Lesbian Couple Can’t Live Together According To Texas Judge

McKinney, TX – A Texas judge has ruled that, due to a morality clause in one of the women’s divorce papers, a lesbian couple will not be permitted to co-habitate.

The morality clause, typically applied in the cases of divorce with children, bars romantic partners from spending the night while kids are at home. But, if a couple marries, they can be relieved of the restrictive decree.

However, as gay unions are not legally recognized or considered, the rule has created unforeseen and difficult hurdles in the intermingling of homosexual couples and their ability to dwell in the same residence.

Fox News reported that during a divorce hearing last month for Carolyn and Joshua Compton, Collin County District Judge John Roach Jr. enforced the terms detailed in their 2011 divorce papers, ordering Carolyn’s lesbian partner, Page Price, to move out of the home.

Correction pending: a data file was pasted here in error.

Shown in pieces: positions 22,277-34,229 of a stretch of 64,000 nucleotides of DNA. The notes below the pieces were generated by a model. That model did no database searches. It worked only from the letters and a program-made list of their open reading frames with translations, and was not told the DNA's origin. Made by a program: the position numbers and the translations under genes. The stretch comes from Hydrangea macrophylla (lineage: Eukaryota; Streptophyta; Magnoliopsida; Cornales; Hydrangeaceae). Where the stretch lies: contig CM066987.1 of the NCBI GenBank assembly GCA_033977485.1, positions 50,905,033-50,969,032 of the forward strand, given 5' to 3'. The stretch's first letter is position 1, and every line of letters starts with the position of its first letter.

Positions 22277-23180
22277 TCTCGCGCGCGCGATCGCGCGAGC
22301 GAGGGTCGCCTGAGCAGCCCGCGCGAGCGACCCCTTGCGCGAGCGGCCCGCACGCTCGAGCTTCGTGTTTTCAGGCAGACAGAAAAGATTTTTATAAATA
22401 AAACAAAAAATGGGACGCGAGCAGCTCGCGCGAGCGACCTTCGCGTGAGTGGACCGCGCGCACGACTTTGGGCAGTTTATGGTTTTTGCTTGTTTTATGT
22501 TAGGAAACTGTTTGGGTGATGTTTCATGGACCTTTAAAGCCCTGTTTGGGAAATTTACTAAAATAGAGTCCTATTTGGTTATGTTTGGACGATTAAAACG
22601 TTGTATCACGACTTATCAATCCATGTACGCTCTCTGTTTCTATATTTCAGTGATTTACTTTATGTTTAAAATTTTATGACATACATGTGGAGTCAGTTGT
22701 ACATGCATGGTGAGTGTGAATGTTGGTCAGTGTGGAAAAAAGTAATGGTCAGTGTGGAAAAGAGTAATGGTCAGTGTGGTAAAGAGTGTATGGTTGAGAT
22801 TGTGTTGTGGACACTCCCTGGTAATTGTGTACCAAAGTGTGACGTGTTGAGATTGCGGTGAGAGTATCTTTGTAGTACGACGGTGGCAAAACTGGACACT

The two women had been sharing the dwelling with the Comptons’ two daughters, ages 10 and 13, which based on the terms of the court papers was unacceptable. The judge gave Price 30 days to find another place to live.

The Compton’s had been married for 11 years until Carolyn filed for divorce in September 2010. Joshua Compton had his attorney Paul Key enforce the action for the sake of their children.

Carolyn and Page conveyed that the stipulation, although noted as gender neutral by the judge, is unconstitutional given there is no option recognizing gay marriage as a possible release. Therefore, they are seemingly permanently bound to it.

In the case of the Compton’s divorce, there is no expiration date on the clause. The couple finds the morality law a burden, regardless of sexual orientation, as it places unreasonable limits on parental decisions.

With no other available legal recourse at this time the couple intents to comply with the order. However, they are considering whether to file an appeal.

Do you think there should be an amended provision allowing for homosexual cohabitation in these types of decrees? Or should the morality clause stand as is unless appealed?

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